The agreements still need to be signed by the President and there will be a period of time before implementation actually occurs. But the biggest battle has been won. As a result—this being Washington—claims of credit abound. Indeed, there is much credit to go around. But some are more equal than others in this department, and deserve to be singled out for special praise.
The first, of course, is President Obama himself. At a yet-to-be-determined political cost, and little potential direct political benefit, the President defied the roots of the Democratic party to advance the agreements as part of his “doubling exports in five years” initiative. Unquestionably, his views on trade have evolved since the 2008 campaign, and by moving the deals forward, he has effectively neutralized trade as a potential wedge issue for the 2012 presidential campaign, which, importantly, will provide greater political flexibility to the President on these issues after January 2013. He got the deals done and moved them forward. He won’t get appropriate credit for it, but that does not mean he does not deserve it.
Trade Representative Ron Kirk, who renegotiated the agreements, Secretary of State Hillary Clinton, who publicly set a deadline when she told the foreign minister of Colombia in June that the deals would be done by the end of 2011, and White House Chief of Staff Bill Daley did much of the political heavy lifting to lay the groundwork for submission to Congress. They are all on the heroes list.
The Obama administration took a positive step today toward resolving a long-simmering point of contention for U.S.-Mexico relations. A two-page concept document released by Secretary Ray LaHood and the Department of Transportation (DOT) outlines a series of proposals to revive the long haul, cross-border Mexican trucking program—an issue that has affected U.S. exports to a key U.S. trade partner.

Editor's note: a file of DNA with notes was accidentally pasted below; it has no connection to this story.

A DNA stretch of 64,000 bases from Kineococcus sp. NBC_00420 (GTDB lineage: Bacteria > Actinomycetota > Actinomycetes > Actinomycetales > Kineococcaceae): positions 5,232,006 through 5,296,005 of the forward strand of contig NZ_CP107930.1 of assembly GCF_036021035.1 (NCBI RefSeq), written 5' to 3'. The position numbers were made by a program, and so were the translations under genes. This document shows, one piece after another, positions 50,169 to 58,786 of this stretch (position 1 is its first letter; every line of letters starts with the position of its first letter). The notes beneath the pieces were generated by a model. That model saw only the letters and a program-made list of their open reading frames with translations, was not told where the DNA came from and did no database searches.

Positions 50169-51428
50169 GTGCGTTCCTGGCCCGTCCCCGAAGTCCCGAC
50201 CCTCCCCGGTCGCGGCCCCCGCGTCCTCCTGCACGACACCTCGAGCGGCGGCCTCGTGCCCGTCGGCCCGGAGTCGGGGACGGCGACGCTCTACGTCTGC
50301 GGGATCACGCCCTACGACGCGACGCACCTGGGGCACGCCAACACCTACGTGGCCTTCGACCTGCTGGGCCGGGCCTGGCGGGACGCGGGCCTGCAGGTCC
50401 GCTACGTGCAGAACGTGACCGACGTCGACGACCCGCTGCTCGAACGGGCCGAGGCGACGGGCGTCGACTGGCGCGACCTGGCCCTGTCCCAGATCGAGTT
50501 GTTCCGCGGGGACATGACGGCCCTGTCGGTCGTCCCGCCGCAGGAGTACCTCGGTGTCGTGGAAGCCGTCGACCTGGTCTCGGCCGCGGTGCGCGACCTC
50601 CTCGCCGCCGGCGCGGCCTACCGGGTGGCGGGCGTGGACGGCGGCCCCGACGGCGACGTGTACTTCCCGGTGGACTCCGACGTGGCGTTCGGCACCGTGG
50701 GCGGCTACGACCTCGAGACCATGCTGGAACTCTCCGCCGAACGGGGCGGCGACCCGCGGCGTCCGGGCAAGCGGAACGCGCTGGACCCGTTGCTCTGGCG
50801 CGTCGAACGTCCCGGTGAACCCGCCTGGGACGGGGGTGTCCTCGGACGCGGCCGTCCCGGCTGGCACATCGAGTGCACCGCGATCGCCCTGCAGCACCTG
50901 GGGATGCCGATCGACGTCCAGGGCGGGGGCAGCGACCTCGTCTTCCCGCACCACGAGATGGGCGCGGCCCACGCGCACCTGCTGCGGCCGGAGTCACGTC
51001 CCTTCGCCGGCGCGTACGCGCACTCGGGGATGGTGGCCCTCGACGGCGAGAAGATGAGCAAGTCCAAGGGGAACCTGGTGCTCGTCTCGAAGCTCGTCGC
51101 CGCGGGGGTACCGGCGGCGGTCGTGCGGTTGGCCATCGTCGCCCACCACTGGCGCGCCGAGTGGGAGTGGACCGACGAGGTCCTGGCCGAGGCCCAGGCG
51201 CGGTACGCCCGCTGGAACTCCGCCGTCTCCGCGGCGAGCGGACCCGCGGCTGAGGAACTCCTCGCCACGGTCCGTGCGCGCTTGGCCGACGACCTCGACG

Since March 2009, the United States and Mexico have sparred over allowing Mexican trucks to carry cargo into the United Sates. President Obama cancelled the program after concerns over the safety records of Mexican drivers and carriers as well as their lack of English. The move was seen as anti-free trade and protectionist by both U.S. and Mexican companies.
Soon after the President cancelled the program, Mexico denounced the move citing its violation of the North American Free Trade Agreement (NAFTA), which called for creating a cross-border trucking program by 2000. In response, Mexico imposed tariffs on products ranging from pork to chewing gum and pistachios. Once an agreement is reached, these retaliatory tariffs would be lifted.
Today’s concept document aims to renew negotiations with Mexico while also addressing concerns that led to the cancellation of the program. The document proposes vetting the information of both carriers and drivers through the Department of Homeland Security and the Department of Justice. Additionally, Mexican truck drivers and their carriers must pass a Pre-Authority Safety Audit (PASA) that includes a review of the carrier’s safety record and driver’s record, compliance with EPA emissions standards and a review of the carrier’s accidents, convictions and inspections in Mexico. Mexican drivers must also pass an English Language Proficiency exam and a U.S. Traffic Laws exam (conducted in English) and submit evidence of financial responsibility (insurance) to the Federal Motor Carrier Safety Administration.
June 1: This AQ-Efecto Naím segment looks at sustainable cities in the hemisphere.